Port-- dfficulty drawing blood from it..

janie1 Member Posts: 753 Member
The "medical assistant" has extreme difficulty drawing blood from my port. I've asked for trying to work this out with different positions, but she seems to be too busy to want to find the best solution. The onc said the "clot busters" aren't effective....radiolgy dept nurse recommended Retalase, but I had forgot the name and didn't run it by the onc. But that's when he said all of the clot busters weren't effective. Talked with chemo nurse. We all did a lot of talking, but still haven't come up with a plan. Is it my responsibility to micro-manage everything???? I'm so exhausted. As long as I stay in this town(atlanta), i'll stick with this doc. Butttt, my husband works from home, and can work from anywhere. We sold our house 2 years ago and living in an apt., so we are in a good position to relocate. Just not sure what to do. WHERE would you all go or suggest???? (Have liver mets....only had 3 folfox-avastin treatments so far....tolerating ok...cea went from 4-something to 2-something...onc said that means folfox is working, but don't take that as the tumors have shrunk 50% ). Just wondering where the best of the best really is at, for down the road. Heard the most good about Sloan... NY living sounds expensive ;). Craig mentioned he likes his team in TX. It would be nice to have a real team of people working together, so that i don't have to fight everything. Sorry to have so many questions...just like your input.


  • thxmiker
    thxmiker Member Posts: 1,278 Member
    You must be your own advocate.
    HI Janie,
    You must be your own advocate. There is no one with more interest in your health then you. Do they flush your port with heparin every time it is used? I flushed my own port after every treatment. One flush with saline, and the second with heparin. Then I could remove the butterfly. If one misses treatments the port still needs to be flushed every 4-5 weeks.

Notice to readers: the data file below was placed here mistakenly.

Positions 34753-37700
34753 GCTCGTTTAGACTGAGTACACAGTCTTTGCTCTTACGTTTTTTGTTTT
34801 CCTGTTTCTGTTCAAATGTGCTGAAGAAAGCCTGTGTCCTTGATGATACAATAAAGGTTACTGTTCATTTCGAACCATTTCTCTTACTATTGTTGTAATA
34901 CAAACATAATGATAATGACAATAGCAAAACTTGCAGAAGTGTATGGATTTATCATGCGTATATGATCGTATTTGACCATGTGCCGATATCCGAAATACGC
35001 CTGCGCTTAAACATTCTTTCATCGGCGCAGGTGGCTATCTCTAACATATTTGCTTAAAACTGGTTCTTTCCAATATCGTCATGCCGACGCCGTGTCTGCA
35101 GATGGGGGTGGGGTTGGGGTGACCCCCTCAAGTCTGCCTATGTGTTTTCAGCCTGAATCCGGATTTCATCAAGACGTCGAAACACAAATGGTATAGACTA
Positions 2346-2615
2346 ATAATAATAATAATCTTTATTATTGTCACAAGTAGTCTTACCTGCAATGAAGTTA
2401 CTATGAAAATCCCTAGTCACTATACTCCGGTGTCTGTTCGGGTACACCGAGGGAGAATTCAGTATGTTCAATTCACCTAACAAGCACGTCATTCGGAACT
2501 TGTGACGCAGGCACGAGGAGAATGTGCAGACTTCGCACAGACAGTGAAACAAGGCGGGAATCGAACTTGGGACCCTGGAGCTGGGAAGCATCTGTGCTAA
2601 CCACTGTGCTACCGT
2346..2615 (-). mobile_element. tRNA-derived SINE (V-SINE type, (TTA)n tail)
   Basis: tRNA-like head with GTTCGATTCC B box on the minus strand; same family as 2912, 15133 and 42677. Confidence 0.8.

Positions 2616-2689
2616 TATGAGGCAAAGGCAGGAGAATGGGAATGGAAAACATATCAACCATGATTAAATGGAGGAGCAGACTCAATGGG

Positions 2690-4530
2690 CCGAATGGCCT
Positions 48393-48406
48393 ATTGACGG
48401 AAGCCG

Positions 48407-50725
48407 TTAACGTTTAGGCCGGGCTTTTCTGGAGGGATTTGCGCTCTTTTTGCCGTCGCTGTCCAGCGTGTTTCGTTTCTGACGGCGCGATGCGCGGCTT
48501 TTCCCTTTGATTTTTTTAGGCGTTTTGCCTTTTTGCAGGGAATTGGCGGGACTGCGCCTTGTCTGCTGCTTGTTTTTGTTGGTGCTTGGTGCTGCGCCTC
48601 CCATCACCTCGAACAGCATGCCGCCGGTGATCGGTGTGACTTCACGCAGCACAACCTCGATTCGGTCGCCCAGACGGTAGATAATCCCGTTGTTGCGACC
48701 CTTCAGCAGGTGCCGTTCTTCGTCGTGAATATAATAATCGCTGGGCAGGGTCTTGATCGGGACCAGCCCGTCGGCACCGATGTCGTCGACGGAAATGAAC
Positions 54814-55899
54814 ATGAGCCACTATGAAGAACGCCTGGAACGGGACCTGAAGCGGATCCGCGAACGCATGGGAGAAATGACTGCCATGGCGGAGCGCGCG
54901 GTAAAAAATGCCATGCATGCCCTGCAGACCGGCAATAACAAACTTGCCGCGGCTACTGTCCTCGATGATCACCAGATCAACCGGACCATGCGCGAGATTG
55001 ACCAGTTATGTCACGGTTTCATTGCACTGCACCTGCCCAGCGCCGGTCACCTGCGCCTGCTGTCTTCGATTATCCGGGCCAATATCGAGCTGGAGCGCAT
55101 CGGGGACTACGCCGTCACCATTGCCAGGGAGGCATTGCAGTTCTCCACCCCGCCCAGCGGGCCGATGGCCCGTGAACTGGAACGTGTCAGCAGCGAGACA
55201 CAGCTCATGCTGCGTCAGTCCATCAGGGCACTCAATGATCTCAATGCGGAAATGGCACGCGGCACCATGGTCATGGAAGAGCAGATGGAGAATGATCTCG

If the oncologist's nurse does not know how to flush the port, speak with your oncologist. If he/she seems not to be concerned, time to find another more concerned medical team.

    My wife has a chronic disease which we learned to deal with 14 years ago. We learned a lot from dealing with doctors whom knew little to nothing with her disease but were willing to take our money and put her through pain for $$$. We learned to be proactive and ask lots of questions. Ask what they are trying to inject you with and what it is for before they inject you. I stopped someone from injecting my wife with a drug that she is highly allergic to. The nurse insisted that I get out her way. I had to grab her arm to stop her from injecting my wife. I then asked her in a loud voice if she had epinephrine with her and a crash cart ready so, when she puts my wife into shock that she can be treated right away.

    The CEA will rise and fall thougout chemo. It is just one of several tests to see if the meds are working. The CEA is not the definitive test.

    Best Always, mike
  • PhillieG
    PhillieG Member Posts: 4,866 Member
    I've had trouble with my port for just about 7 years. It's fine except that it doesn't always give blood in return. I had a "flow test" done a while ago and that determined that everything is A-OK with the port. There were times though where I was raising my arms, lying on my side, singing the Star Spangled Banner and nothing would return. The flush always went in OK though. So now it's a 50/50 shot as whether I get blood return (I have a double port too) but as long as it goes in I don't care if they get return or not.

    See if they can do a flow test and that should settle it once and for all.